It is sometimes said that the art of writing lies not in writing per se but in the ability to cut away what you do not need. Follow this principle. Look through the essay, read it carefully and evaluate every word, sentenced and paragraph based on how valuable and effective it is for moving your argument forward. If something is not necessary, do not hesitate to remove it. It covers everything from superfluous words (like unnecessary adjectives and adverbs) to turns of phrase to entire paragraphs that are not relevant for the argument as a whole.

Check Grammar and Spelling

Finally, go through what is now close to being the final draft and check if it for grammar and spelling mistakes. If you know that you tend to make particular kinds of mistakes, make a list of them and reread the essay several times, each time focusing on a single type.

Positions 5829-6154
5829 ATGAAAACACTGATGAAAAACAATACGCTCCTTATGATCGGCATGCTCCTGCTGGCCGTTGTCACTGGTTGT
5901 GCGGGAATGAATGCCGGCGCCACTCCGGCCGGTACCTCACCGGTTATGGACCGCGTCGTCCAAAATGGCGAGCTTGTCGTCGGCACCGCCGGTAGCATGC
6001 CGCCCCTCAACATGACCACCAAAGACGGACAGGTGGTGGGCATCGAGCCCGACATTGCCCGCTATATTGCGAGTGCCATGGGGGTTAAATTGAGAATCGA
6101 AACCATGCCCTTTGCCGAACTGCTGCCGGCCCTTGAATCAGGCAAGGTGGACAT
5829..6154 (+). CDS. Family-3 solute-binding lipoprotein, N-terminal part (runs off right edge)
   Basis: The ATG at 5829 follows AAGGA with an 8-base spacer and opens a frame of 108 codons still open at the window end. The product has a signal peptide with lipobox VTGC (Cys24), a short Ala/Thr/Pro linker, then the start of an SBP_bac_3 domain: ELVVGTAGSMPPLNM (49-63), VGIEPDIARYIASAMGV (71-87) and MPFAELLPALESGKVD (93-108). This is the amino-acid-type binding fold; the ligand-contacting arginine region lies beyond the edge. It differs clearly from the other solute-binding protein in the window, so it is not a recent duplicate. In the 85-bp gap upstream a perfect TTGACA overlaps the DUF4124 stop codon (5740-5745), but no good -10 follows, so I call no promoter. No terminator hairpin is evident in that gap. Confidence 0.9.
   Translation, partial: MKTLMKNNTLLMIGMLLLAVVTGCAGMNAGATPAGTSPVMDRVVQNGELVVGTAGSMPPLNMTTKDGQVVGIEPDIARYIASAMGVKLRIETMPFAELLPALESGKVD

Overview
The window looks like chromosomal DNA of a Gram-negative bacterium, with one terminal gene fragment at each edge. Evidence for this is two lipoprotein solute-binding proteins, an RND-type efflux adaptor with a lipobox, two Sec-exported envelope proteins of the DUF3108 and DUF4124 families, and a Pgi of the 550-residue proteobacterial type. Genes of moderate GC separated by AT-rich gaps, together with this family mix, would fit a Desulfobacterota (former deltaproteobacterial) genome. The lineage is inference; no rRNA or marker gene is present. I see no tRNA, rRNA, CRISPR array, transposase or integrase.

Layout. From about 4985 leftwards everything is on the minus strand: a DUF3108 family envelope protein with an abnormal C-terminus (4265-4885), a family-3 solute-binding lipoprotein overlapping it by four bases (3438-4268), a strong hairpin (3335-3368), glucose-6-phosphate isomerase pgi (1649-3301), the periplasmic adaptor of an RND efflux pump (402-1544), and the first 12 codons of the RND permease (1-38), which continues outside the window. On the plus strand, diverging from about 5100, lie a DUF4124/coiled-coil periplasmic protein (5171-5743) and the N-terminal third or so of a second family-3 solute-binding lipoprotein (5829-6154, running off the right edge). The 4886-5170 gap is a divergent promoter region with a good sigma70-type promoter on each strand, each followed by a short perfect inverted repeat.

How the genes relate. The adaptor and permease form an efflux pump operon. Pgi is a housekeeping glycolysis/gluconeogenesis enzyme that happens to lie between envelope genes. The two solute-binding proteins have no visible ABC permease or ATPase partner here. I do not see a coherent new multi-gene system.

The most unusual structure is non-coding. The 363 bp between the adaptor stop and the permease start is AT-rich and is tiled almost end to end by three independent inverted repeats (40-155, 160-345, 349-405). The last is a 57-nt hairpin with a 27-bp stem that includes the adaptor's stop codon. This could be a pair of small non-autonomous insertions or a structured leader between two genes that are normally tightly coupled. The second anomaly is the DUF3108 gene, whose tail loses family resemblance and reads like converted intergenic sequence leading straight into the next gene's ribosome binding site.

Online grammar and spelling checking tools like Grammarly and Ginger Grammar Checker can help you a great deal at this stage, but make sure to recheck their suggestions and never take them at face value. While they are good at noticing simpler mistakes (those you simply overlooked yourself), when it comes to more complex structure and more obscure rules, they tend to make blunders of their own.

While writing a classification essay may appear like a straightforward task at first, this job has multiple pitfalls and challenges, especially when you are dealing with philosophy, a discipline that deals with mostly highly subjective opinions and judgments. We, however, believe that this philosophy assignment guide will make your work at least a little bit easier – follow it, focus on getting your facts right and you are sure to succeed.